Studying treatment effects under idealized clinical trial conditions is attractive, but questions then remain over the generalizability of the findings to real-life circumstances.

Observational studies (performed in the thousands) are often precariously interpreted as able to answer questions about causal treatment effects. The use of routinely collected data is typically touted as being more representative of real life, but this is often not true. Most of the widely used observational studies deal with peculiar populations (e.g. nurses, physicians, or workers) and/or peculiar circumstances (e.g. patients managed in specialized health care systems or covered by specific insurance or fitting criteria for inclusion in a registry).

Eventually, observational studies often substantially overestimate treatment effects.

Patient centeredness

Useful research is patient centered. It is done to benefit patients or to preserve health and enhance wellness, not for the needs of physicians, investigators, or sponsors. Useful clinical research should be aligned with patient priorities, the utilities patients assign to different problems and outcomes, and how acceptable they find interventions over the period for which they are indicated. Value for money

Good value for money is an important consideration, especially in an era of limited resources.

Source: http://cancerworld.net/spotlight-on/why-most-clinical-research-is-not-useful/



Medical Misinformation Mess

Some scholars recently coined the expression “Medical Misinformation Mess” to describe current clinical medicine as a realm in which it is very difficult to evaluate both reliability and practical meaning of research studies.

…. most actors – patients, families, and also medical professionals – don’t even realize how hard is the challenge they are facing.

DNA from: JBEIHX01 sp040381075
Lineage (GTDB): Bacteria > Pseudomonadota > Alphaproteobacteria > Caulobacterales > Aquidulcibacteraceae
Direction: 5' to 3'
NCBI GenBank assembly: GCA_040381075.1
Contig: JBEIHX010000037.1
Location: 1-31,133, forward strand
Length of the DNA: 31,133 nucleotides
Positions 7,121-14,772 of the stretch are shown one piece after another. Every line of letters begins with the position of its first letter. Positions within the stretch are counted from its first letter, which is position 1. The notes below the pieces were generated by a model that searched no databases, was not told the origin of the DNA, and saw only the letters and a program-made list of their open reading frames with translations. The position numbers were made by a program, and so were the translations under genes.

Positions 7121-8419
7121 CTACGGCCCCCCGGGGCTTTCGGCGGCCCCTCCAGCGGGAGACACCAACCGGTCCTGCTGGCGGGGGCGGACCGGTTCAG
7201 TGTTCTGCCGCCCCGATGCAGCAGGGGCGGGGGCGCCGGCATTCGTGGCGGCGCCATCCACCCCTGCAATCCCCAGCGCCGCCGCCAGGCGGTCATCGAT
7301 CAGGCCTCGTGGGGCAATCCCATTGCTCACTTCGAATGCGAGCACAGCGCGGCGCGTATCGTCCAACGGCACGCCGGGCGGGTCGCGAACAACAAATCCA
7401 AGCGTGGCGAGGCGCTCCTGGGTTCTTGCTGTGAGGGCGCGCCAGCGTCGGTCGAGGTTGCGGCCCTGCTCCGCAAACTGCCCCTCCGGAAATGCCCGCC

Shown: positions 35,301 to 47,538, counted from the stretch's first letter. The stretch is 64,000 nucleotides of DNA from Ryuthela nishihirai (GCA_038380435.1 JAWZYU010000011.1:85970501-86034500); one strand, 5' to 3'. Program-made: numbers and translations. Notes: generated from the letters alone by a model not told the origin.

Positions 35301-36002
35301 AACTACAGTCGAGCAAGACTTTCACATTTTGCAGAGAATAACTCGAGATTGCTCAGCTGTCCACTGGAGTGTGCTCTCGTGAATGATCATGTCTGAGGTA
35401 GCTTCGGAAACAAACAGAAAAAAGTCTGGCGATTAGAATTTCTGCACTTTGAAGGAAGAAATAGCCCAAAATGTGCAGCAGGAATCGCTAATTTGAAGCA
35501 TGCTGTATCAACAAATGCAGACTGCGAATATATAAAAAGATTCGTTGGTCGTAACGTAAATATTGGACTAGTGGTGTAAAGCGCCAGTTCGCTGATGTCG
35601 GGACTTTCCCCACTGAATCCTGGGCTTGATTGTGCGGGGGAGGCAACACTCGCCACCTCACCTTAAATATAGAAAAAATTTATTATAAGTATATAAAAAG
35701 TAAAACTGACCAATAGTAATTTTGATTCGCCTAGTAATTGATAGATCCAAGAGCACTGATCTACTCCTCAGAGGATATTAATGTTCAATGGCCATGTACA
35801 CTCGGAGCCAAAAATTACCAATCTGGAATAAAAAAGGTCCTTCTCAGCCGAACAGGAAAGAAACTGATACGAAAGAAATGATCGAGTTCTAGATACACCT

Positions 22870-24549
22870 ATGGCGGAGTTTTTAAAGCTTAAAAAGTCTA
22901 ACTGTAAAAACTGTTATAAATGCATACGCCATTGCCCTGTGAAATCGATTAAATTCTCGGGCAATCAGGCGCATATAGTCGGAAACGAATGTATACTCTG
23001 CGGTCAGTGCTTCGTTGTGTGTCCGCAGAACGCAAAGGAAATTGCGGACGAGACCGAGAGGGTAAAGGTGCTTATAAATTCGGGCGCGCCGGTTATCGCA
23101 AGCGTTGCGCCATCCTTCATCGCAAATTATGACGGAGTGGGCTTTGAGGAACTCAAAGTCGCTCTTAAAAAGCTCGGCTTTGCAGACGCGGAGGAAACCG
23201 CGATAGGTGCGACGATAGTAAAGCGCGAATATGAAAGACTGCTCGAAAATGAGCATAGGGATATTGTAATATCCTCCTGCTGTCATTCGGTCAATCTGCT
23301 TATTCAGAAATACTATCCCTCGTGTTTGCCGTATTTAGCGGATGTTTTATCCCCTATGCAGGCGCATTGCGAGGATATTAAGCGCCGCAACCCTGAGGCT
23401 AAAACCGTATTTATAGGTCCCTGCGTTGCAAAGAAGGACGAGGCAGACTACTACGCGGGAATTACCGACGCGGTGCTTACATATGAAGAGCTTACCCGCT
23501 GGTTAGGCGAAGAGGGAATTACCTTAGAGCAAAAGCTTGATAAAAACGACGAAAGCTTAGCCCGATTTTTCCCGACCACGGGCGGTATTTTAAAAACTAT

It’s a mess in which the different attempts at fine-tuning the use of statistics for biomedical studies ….

Currently, there are nearly approximately 17 million articles in PubMed tagged with “human(s)”, with more than 700 000 articles identified as “clinical trials”, and more than 1,8 million as “reviews” (approximately 160 000 as “systematic reviews”).

Nearly one million articles on humans are added each year writes biostatistician John Ioannidis in an analysis published on the January issue of the European Journal of Clinical Investigation, where he is Editor in Chief.

Popular media also abound with medical stories and advice for patients. Unfortunately, much of this information is unreliable or of uncertain reliability.

Most clinical trials results may be misleading or not useful for patients.

Most guidelines (which many clinicians rely on to guide treatment decisions) do not fully acknowledge the poor quality of the data on which they are based.

Most medical stories in mass media do not meet criteria for accuracy, and many stories exaggerate benefit and minimise harms.

Speaking in general, it is quite difficult to judge the quality of a researcher’s work: an in-depth evaluation requires knowledge of the specific field of research, methodological skills, access to the protocols and the raw data, and a lot of time.

Publication is just the first step in a long validation process that still requires replication …

Cancer research is hard to reproduce.

The strong alarm on the lack of reproducibility in preclinical cancer research went off in 2012, when Nature magazine published an article in which Glenn Begley and Lee Ellis reported the attempts by several researchers in companies like Amgen and Bayer at repeating crucial experiments in many landmark studies, mostly failed.

Read more: http://cancerworld.net/featured/navigating-uncertainty-in-the-era-of-mmm/

Financial Toxicity, A New Name for a Growing Problem

A growing body of literature has described the so called “financial toxicity” of cancer, a common consequence of treatments, that sometimes leads patients to bankruptcy, and affects quality of life and clinical outcome. It’s not just a matter of empty wallets: the lack of money and the loss of income is a cause of distress that interfere with the efficacy of treatments. Financial toxicity has been studied in the US and other countries with a private health care system.

You can read the article: http://cancerworld.net/spotlight-on/the-toxic-effects-of-hidden-costs/

“We don’t travel; we don’t do anything now because it’s a $100,000 illness. And it sucks.… What are you going to do? Caught between a rock and a hard spot.”